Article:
Even before so many had lost their jobs and were forming queues outside free food pantries, there was a raging debate about whether or not the current form of capitalism is sustainable. The governments across the globe need to intervene urgently to address burning issues, like ineffective tax policies, impoverished schools, limited social safety, and unequal access to health care. The private sector needs to take action too. Investors need to shift their mindset, which was all about maximizing near-term profits, to a broader one that assumes a greater responsibility to ensure the stability of our economy and its workers. The absence of these measures would mean a threat to our entire system.
ESG investing is one such avenue that can hopefully tackle this inequality. Named after social, environmental, and governance factors, ESG investing first appeared in the early 2000s. It is gaining great popularity each day. The basic idea behind this is that investors incorporate ESG performance in their valuations of corporations and companies that will disclose more internal information and thereby improve performance in these areas. In the long run, this can help companies to strike a balance between their near term and long term benefits, and prove advantageous to everyone, from customers to employees, and from investors to the environment.
There have been some dramatic ESG driven shifts in corporate behavior. As per evidence, investors, when they focus on a high-priority issue, are in a position to effectively press companies to release valuable information, such as on climate change. For instance, large companies like BlackRock, Vanguard, etc. agreed to disclose information on how they manage the climate effects of their business, following pressure from some of their largest investors.
To date, however, the ‘social’ category in ESG lacks an urgent and unifying theme. Consequently, social considerations in ESG funds continue to remain largely ineffective.
Inequality can, and should, become the focus for the ‘S’. The pandemic is an excellent opportunity in this respect. It exposes how precarious the lives of low-wage workers are, and also underscores our reliance on the services that these workers provide us.
Investors should dig deep into the core business practices that lead to inequality, and take advantage of the opportunity to solve them. They should also press companies to provide them with more information about these, and about the workers involved. In particular, the effects of automation and outsourcing also require particular attention. Both of these have contributed to the rising levels of inequality, by having transformed the low wage workers in a way that even the current labor metrics cannot measure their inputs.
In recent decades, outsourcing, both within the country, and outside to places where low wage workers are abundant, has grown. As a result, we have a massive number of workers, who are into low and high skill firms. This is because top-tier firms employ mostly educated workers who anyway enjoy better and more plentiful jobs. On the other hand, those who deliver outsourced functions are more likely to have lower-paying and lesser stable jobs, with little to no chances of growth.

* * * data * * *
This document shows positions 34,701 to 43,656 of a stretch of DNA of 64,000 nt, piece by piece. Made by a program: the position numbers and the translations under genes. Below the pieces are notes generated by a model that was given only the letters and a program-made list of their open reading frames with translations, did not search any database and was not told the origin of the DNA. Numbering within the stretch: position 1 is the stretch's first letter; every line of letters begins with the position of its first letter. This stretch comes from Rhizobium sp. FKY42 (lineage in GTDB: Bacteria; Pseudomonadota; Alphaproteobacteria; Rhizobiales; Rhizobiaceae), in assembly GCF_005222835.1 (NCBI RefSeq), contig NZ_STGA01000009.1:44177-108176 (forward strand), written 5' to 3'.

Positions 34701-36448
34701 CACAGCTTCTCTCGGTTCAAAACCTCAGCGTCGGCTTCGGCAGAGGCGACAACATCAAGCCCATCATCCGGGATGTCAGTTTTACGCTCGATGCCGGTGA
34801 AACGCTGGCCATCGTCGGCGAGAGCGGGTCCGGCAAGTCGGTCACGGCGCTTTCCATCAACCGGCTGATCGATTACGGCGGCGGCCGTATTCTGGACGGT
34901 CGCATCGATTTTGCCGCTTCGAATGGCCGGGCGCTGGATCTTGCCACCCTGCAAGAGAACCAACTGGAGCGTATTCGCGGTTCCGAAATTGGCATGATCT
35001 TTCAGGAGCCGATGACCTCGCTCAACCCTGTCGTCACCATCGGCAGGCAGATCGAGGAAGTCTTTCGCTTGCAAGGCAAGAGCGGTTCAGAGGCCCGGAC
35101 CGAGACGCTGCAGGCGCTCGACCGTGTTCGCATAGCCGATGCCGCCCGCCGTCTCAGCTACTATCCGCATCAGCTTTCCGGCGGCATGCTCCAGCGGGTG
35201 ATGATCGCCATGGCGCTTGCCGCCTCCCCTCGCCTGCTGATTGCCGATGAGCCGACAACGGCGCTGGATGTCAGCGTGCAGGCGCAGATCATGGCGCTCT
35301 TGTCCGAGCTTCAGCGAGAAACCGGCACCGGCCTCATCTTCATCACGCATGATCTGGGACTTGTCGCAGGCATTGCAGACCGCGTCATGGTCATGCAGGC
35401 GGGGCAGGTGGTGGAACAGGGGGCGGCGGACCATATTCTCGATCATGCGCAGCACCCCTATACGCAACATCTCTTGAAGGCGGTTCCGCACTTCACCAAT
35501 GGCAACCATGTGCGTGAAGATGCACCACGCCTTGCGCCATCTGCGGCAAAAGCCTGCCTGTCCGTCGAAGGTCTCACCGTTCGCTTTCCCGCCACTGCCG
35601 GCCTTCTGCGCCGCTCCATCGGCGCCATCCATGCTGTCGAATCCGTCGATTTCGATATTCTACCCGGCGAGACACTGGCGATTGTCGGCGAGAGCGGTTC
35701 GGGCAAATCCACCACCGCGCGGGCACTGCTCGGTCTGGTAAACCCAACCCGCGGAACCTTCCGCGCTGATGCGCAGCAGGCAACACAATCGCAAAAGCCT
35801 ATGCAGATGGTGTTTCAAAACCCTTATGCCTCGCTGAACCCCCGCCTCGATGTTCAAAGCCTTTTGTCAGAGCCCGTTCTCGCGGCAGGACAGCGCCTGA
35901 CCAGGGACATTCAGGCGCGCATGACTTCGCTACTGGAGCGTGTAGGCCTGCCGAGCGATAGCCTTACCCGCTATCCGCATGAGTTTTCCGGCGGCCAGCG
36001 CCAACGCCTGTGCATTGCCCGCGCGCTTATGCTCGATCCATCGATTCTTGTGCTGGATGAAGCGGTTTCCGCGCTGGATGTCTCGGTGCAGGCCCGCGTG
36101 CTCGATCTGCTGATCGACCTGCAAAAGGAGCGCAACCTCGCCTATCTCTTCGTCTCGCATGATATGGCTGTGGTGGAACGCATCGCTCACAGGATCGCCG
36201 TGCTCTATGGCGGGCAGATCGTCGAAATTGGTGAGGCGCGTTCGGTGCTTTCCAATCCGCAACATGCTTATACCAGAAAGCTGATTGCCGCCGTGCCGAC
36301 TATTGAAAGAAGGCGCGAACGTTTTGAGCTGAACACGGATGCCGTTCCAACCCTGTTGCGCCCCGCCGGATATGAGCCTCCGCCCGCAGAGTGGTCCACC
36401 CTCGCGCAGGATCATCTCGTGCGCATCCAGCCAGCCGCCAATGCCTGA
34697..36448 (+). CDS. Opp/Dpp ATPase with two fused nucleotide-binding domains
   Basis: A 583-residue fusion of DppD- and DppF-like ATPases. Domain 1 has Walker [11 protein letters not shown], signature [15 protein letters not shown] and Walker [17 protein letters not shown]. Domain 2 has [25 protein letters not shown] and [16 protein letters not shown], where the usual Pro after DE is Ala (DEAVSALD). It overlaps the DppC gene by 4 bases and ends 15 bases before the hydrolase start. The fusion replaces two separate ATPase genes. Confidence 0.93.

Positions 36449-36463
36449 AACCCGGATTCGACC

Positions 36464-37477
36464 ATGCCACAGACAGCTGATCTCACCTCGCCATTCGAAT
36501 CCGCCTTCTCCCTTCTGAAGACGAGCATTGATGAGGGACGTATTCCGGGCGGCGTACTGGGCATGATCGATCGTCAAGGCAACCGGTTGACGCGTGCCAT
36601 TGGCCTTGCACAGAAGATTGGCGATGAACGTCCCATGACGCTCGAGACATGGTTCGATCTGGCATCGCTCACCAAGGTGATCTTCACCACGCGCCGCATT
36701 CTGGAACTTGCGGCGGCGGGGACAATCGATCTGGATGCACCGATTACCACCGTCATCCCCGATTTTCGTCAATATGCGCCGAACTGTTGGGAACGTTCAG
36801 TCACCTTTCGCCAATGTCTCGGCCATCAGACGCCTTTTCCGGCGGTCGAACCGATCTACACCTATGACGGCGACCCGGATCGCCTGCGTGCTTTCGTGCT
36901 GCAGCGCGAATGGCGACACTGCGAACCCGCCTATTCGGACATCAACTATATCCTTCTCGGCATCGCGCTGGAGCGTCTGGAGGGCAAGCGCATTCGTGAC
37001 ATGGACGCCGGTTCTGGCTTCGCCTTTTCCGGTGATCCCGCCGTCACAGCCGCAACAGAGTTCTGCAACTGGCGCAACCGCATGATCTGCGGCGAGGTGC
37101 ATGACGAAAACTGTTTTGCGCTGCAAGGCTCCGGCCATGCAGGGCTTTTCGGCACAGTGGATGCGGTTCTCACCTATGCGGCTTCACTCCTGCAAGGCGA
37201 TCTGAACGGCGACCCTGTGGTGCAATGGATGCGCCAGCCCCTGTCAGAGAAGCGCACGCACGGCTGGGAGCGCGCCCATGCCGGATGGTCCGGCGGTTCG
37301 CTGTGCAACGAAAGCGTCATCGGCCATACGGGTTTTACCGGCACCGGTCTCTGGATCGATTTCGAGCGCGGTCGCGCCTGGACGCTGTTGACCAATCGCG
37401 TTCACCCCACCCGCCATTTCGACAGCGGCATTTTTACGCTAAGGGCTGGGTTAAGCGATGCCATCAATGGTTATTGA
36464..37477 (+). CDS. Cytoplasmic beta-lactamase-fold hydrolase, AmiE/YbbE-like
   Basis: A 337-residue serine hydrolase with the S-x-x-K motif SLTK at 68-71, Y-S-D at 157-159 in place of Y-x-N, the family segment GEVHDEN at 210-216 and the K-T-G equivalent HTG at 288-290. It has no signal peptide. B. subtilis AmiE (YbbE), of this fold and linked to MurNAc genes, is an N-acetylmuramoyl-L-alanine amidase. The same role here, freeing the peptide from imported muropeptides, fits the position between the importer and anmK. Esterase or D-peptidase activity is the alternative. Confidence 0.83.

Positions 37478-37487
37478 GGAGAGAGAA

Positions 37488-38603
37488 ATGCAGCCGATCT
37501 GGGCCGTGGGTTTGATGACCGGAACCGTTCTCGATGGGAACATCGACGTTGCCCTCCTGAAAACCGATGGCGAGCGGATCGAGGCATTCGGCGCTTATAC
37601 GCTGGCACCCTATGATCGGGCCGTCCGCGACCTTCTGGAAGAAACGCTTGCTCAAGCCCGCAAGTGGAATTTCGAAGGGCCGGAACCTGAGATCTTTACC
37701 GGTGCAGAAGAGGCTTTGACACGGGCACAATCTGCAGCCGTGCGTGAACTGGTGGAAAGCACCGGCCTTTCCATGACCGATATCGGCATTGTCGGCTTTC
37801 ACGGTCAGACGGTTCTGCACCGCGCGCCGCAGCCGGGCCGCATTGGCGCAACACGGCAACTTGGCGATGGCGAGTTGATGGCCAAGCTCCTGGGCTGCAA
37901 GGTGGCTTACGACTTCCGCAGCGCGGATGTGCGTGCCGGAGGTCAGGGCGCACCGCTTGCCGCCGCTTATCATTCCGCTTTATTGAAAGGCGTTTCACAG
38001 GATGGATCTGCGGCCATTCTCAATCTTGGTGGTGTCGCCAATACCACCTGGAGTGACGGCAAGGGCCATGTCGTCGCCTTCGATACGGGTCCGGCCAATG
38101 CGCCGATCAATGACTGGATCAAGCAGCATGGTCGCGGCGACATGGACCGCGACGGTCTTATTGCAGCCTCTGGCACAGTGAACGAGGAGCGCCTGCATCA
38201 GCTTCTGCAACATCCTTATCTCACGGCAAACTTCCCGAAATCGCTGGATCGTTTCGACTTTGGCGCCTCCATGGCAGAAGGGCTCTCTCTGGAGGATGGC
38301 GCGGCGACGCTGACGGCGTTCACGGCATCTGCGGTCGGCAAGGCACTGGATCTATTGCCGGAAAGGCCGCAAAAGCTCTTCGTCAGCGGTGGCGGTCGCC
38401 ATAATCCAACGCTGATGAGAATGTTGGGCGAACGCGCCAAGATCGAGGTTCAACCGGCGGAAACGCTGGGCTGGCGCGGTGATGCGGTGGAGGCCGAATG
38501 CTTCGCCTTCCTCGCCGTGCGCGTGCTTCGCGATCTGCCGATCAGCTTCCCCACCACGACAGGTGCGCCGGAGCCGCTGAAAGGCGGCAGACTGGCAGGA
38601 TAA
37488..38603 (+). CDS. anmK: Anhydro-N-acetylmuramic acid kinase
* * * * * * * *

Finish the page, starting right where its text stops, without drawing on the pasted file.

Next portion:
These effects are compounded by automation. It not only augments high-skill workers but also displaces those at the low end. High wage workers can now work from home. The mundane aspects of their jobs have been automated. Mid wage workers, from accountants to automobile manufacturers, have seen that their jobs are disappearing. They are thus, accepting lower-wage work, not out of choice, but out of compulsion.
These two forces combined explain the difference between white-collar and low wage workers. Both of these workers benefit society in multiple ways. They also generate near-term cost savings for their companies, much of which are then passed on to shareholders. Overall, this increases the fragility of the systems.
Though automation and outsourcing are inevitable and even desirable, investors have to encourage companies to manage these more responsibly. This translates to identifying areas where the marginal cost benefits are less than the relative cost that is incurred by workers and society. Of course, smarter and more targeted metrics are needed to help investors look for pieces of evidence of equitable risk and profit-sharing.
For instance, investors can examine changes in payment terms when it comes to outsourcing relationships. These terms can also reveal when and how risks and costs shift due to power imbalances in unsustainable ways. Take the apparel industry for instance. Suppliers have seen payment timelines extend from 30 days to even 6 months after delivery. Consequently, suppliers are now under-write the inventory cost of large global buyers.
In the coming months, as companies barely manage to stay afloat, problems will only intensify over time.
Investors have a major role to play in ensuring that these costs are adequately shared. And while the exact metrics will differ from industry to industry, the above example is a good template, to begin with.